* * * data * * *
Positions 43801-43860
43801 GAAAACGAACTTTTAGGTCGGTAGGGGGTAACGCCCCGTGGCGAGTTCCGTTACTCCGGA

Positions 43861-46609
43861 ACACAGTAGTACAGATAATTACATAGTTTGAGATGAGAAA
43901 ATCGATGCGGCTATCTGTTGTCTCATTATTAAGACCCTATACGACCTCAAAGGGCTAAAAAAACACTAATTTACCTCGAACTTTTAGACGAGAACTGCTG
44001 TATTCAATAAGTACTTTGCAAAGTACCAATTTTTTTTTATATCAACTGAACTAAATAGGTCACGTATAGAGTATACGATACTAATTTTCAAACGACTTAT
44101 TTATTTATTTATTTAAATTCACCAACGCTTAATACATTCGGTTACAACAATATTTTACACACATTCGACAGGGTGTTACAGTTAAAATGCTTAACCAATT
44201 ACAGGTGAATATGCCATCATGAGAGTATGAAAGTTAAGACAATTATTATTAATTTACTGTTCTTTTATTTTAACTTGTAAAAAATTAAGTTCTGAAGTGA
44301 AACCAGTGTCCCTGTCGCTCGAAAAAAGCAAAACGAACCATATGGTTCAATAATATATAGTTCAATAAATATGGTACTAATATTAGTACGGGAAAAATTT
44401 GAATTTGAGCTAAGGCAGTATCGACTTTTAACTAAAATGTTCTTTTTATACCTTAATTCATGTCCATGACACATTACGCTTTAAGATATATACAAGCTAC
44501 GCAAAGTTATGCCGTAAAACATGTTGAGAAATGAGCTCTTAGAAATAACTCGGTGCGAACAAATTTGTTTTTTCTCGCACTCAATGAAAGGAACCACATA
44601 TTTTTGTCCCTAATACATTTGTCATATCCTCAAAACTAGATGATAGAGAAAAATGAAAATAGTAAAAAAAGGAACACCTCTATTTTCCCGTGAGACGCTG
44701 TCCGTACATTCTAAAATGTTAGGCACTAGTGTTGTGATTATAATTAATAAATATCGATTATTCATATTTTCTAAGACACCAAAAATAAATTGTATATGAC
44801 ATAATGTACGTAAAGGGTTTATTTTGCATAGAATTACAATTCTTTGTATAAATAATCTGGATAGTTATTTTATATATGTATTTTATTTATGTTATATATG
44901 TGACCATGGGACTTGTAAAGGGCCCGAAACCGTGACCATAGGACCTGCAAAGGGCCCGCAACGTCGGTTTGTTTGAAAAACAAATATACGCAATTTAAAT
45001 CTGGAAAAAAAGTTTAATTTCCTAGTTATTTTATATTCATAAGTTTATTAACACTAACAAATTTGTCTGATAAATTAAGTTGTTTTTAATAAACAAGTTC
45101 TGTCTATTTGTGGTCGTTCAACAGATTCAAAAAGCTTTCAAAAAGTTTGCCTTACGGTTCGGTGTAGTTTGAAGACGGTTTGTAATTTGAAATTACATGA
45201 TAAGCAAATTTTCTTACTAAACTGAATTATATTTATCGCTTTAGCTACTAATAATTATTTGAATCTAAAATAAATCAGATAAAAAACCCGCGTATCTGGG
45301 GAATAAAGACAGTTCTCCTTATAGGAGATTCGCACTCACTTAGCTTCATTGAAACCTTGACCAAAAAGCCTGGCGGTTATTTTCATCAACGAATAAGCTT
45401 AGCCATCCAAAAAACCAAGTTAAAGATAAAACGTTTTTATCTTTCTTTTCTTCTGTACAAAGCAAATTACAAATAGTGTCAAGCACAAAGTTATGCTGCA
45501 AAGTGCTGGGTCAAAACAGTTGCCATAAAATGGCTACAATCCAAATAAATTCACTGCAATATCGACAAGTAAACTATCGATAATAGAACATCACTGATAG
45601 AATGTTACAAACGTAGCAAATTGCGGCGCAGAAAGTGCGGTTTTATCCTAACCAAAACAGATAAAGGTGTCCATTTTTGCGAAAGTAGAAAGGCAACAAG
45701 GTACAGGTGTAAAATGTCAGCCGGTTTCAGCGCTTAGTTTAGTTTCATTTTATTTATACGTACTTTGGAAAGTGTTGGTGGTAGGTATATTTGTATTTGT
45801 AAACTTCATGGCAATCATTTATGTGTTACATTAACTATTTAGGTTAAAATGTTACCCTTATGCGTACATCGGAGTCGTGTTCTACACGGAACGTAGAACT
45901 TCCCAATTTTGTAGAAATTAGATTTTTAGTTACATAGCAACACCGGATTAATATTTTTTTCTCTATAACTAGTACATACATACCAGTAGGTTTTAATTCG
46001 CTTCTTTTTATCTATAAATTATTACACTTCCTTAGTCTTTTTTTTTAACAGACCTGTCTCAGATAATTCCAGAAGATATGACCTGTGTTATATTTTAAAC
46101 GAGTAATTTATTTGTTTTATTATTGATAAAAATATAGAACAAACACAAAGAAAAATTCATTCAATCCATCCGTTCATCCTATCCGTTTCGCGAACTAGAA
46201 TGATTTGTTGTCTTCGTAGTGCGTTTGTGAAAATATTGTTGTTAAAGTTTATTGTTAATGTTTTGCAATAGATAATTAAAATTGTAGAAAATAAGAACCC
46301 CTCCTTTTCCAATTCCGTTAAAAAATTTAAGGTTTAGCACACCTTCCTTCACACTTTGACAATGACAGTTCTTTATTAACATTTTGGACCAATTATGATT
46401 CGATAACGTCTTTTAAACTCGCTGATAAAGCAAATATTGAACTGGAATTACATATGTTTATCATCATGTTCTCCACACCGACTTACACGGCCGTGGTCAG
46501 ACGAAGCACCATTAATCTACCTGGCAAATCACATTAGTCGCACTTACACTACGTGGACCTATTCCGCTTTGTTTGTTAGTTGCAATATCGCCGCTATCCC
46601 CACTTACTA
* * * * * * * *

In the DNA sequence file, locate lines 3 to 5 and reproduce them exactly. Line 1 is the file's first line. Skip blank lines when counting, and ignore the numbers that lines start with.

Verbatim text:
Positions 43861-46609
43861 ACACAGTAGTACAGATAATTACATAGTTTGAGATGAGAAA
43901 ATCGATGCGGCTATCTGTTGTCTCATTATTAAGACCCTATACGACCTCAAAGGGCTAAAAAAACACTAATTTACCTCGAACTTTTAGACGAGAACTGCTG